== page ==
Growing cooperation between the United States and India in the digital realm presents significant opportunities in terms of investment, job creation, and deeper trade linkages. Deeper technological cooperation can also make a significant impact on improving social outcomes, particularly as they relate to empowering local communities by democratizing access. This cooperation has become even more imperative due to an evolving global strategic environment, in which change has been accelerated by the ongoing impact of the corona-virus pandemic.
The Atlantic Council’s South Asia Center convened a number of experts to talk about how US-India digital cooperation can deliver social good, and ways in which key stakeholders—public and private—from both countries should think about achieving public-good outcomes.
The group discussed a whole host of potential areas of focus, including artificial intelligence, Web 3, semiconductors, and renewable energy. Also discussed were ways in which existing public infrastructure devel-oped in India—such as the Unified Payments Interface (UPI), Aadhaar, and other components of India Stack—can be leveraged to deliver positive outcomes.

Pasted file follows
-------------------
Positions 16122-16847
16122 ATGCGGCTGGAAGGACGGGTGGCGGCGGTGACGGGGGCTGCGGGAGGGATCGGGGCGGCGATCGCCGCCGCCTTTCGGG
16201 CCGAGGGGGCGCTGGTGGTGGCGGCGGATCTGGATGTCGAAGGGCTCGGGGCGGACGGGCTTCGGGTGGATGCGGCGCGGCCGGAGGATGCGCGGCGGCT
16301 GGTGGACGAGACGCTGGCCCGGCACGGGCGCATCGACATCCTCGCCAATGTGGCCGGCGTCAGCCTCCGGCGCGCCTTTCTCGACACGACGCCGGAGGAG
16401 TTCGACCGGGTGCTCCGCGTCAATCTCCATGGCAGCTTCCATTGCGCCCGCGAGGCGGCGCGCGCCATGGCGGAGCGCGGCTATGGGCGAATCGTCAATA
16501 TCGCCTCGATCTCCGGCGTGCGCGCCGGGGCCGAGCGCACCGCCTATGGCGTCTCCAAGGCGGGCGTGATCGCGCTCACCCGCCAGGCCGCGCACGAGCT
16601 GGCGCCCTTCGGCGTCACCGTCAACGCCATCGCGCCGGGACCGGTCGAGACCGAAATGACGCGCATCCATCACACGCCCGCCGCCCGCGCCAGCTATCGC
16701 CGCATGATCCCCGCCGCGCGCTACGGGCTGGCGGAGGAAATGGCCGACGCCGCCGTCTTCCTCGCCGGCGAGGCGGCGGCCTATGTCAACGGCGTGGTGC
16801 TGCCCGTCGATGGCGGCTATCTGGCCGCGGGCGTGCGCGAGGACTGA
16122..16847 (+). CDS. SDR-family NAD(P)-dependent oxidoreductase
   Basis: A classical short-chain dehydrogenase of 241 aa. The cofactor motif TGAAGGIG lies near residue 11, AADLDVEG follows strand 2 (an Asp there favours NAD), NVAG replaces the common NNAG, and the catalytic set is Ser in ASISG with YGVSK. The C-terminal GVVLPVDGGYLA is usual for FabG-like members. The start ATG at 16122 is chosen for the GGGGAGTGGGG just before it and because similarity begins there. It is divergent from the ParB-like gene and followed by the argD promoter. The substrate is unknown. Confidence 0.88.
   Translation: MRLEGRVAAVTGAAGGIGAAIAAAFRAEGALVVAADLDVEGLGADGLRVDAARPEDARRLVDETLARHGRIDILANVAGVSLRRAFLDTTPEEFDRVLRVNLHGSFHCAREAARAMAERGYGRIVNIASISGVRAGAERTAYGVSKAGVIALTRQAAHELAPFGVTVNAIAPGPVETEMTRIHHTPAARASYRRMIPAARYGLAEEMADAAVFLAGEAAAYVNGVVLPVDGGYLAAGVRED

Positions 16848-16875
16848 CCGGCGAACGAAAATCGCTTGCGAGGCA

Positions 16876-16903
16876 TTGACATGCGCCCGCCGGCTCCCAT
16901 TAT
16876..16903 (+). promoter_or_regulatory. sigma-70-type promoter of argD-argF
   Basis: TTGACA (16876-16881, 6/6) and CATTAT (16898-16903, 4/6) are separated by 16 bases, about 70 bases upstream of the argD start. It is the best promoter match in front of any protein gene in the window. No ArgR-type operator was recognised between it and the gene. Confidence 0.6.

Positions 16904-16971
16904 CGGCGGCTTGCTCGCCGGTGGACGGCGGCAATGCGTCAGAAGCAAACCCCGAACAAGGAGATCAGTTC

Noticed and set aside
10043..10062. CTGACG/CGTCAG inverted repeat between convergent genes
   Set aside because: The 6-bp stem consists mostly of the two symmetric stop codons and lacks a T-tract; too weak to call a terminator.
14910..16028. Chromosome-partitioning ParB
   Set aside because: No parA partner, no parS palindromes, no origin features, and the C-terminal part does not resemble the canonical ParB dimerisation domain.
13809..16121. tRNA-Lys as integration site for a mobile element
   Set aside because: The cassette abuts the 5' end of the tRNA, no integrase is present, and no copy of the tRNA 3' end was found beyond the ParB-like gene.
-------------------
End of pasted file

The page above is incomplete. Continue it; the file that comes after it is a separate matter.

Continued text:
Key takeaways that emerged during these discussions were as follows.
- It is important to identify and prioritize areas of mutual interest between the United States and India, including climate change, supply-chain resiliency, and healthcare.
- Government and private-sector stakeholders should explore pilot projects that demonstrate ways in which technology can help deliver public-good outcomes.
- Public-private partnerships will be critical to piloting and scaling po-tential solutions, including in the provision of necessary financing and access to data for specific projects.
- Existing forums, such as the US-India CEO Forum, should be considered as mechanisms to explore new avenues, provided there are specific reforms.
- Additional conversations are required among key stakeholders to identify and prioritize areas of cooperation, such that there is buy-in and interest among both the governmental and private-sector players to showcase the public-good potential of current and emerging technologies.
The South Asia Center serves as the Atlantic Council’s focal point for work on the region as well as relations between these countries, neighboring regions, Europe, and the United States.
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